Tajamuka/Sesjikile has been gaining a considerable following among long-suffering Zimbabweans after it teamed up with activist cleric, Evan Mawarire, to organise a crippling stay-away last month which was heeded by tens of thousands of workers who boycotted work.
Yesterday the group was joined in solidarity by opposition political parties and civic groups which had a multi-racial dynamic to it, with some among the crowd carrying crosses and placards lamenting the death of Mugabe’s first wife, Sally.
The protesters began marching in downtown Harare along Robert Mugabe Road, before turning into Fourth Street towards Chinamasa’s office, near Causeway Post Office.
Then suddenly, the cops pounced on the thousands of unsuspecting protesters as they left Chinamasa’s office — creating both panic and pandemonium, as both motorists and passers-by were caught up in the crossfire.
“First and foremost, the huge crowd that took part in the protest signals that the idea for a revolution is ripe. There is nothing Mugabe and his minions can do to stop this revolution,” said new Occupy Africa Unity Square leader Patson Dzamara, whose brother, Itai was abducted by suspected State agents 17 months ago.
“I am sure this has sent a clear message to Mugabe and his surrogates that Zimbabweans are sick and tired of their tomfoolery and they want their country back. We know that they are afraid of the citizens.
“This knee-jerk reaction doesn’t at all move us. We are not afraid. We have made our minds up and nothing can stand in our way.
“In fact all this strengthens our resolve to fight for a better Zimbabwe. We are certainly prepared to take bullets for Zimbabwe. They may arrest or beat us up but they can never arrest or beat an idea whose time has come.
“They are panicking and their levels of paranoia are very high as a result of the frustration and anger of citizens. Zimbabweans have tolerated them for a long time but now they can’t take it anymore,” Dzamara added.
Transform Zimbabwe (TZ) leader, Jacob Ngaribvume — who filed an application seeking the High Court clearance to stage the bond notes demonstration — gave Chinamasa an ultimatum to act on the petition or face the wrath of the people.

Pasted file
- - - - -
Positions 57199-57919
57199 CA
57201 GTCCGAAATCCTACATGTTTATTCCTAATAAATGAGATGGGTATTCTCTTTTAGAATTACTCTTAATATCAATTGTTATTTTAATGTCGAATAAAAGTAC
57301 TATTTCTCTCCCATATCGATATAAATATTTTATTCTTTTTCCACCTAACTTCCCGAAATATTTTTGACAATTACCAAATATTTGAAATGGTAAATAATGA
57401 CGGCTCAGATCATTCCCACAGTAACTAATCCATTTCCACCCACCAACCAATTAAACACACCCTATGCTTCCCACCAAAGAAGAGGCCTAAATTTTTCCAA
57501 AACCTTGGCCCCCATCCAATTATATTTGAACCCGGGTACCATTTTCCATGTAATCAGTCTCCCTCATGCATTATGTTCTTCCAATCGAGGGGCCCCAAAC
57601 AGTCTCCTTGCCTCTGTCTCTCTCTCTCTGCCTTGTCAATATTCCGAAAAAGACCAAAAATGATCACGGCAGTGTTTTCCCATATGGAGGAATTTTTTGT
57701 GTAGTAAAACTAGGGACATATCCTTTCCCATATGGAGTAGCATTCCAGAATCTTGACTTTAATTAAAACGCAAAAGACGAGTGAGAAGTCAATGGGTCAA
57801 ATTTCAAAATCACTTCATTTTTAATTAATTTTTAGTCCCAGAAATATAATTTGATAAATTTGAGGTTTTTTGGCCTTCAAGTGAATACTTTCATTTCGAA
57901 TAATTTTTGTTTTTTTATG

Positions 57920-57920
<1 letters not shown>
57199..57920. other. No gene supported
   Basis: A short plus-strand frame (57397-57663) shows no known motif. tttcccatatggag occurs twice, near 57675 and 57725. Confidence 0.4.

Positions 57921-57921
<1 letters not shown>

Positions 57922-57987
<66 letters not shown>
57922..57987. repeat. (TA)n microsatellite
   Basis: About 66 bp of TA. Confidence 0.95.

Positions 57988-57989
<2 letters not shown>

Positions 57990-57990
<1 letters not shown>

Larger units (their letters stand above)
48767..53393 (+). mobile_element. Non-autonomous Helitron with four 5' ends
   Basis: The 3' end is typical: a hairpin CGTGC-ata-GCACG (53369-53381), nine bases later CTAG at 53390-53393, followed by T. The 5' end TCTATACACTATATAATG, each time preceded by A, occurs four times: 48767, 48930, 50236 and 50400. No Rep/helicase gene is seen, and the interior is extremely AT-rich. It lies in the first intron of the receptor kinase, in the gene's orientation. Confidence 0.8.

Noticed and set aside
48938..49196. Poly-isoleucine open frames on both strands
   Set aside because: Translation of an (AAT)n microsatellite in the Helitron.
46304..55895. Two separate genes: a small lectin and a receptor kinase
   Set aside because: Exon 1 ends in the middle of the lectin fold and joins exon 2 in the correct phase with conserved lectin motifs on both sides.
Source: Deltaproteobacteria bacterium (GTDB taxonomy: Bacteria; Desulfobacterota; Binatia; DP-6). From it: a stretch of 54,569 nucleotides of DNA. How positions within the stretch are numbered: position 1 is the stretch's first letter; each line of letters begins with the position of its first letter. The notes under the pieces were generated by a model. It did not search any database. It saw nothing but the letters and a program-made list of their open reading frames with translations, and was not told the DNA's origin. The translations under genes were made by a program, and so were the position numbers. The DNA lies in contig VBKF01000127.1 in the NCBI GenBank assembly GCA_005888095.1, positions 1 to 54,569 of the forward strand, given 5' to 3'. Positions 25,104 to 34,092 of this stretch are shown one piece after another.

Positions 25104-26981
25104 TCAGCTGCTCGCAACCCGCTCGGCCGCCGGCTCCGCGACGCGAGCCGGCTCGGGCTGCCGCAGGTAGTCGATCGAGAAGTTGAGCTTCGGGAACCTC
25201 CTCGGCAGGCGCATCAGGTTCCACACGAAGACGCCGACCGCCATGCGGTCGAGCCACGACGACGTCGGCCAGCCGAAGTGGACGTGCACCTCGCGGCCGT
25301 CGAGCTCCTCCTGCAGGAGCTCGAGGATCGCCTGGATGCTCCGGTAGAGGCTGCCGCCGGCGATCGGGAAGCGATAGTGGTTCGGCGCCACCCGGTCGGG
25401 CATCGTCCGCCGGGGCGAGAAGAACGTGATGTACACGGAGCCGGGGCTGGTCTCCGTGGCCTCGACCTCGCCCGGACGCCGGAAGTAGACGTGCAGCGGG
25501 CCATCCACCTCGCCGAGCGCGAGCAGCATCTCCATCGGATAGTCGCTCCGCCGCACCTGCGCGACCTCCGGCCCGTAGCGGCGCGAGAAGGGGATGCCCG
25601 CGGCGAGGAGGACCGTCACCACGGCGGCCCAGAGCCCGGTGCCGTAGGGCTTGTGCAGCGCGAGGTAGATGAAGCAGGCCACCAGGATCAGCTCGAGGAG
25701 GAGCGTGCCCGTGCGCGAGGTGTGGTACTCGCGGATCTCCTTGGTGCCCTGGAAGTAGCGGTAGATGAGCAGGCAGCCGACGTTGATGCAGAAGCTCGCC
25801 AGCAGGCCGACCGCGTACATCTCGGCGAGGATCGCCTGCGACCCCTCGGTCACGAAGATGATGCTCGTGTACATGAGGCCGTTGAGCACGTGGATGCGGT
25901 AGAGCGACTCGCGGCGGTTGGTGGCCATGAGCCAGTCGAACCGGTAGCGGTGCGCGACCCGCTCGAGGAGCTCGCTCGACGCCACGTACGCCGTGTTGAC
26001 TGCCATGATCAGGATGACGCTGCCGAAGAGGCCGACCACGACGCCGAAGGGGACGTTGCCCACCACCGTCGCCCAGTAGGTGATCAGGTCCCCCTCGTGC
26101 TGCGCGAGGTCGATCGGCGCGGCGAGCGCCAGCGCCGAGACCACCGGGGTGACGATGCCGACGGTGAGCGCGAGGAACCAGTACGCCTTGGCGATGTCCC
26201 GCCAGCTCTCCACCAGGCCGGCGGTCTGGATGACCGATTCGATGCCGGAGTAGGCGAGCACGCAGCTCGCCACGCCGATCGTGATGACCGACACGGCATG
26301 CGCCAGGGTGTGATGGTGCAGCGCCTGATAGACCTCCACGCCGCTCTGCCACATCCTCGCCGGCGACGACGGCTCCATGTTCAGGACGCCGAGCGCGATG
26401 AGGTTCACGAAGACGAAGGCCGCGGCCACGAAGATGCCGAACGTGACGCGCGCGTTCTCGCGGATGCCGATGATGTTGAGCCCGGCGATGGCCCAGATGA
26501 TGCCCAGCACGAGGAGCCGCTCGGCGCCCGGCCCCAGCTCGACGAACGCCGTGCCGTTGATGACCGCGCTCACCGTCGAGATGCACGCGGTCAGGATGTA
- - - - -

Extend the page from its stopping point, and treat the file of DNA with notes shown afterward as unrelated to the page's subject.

“We have given them a timeline to address our concerns, if they do not respond we will be back. Why does government through Chinamasa and John Manguda (RBZ governor), want to print bond notes? Where did the money (US dollars) go?
“There is no law that allows them to print the bond notes. So today we want to tell Chinamasa, Mangudya and Mugabe that they must resign because they have failed,” Ngaribvume said.
Unemployed graduates who joined in the demonstration said they had decided to unite with the bond notes marchers and speak with one voice with them.
“We have started it in Harare and it’s spreading to other cities and we are going to announce our further plans soon. And since Mugabe did not come out, we are giving him an ultimatum up to August 11,’ said the group’s representative Samuel Meso.
“We realised that by uniting with others we are showing that we are one Zimbabwe and that we are affected by the same problems. If the bond notes are to come as Mugabe and his Finance minister are planning, it will actually worsen the rate of unemployment. This movement is the genesis of the exodus of Zimbabwe,” he added.
The announcement of the imminent introduction of bond notes has caused panic among Zimbabweans as it has revived memories of the 2007 and 2008 economic catastrophes which were marked by severe food shortages and hyperinflation.
Some of the prominent people who have spoken against the bond notes include former Vice President Joice Mujuru, who has likened the bond notes to “useless toilet paper” and has since approached the courts to bar the government from issuing them.
However, the government seems unperturbed by the anti-bond notes calls, with the Reserve Bank saying it is “well on track” to unveil the bond notes in October, despite public resistance. Daily News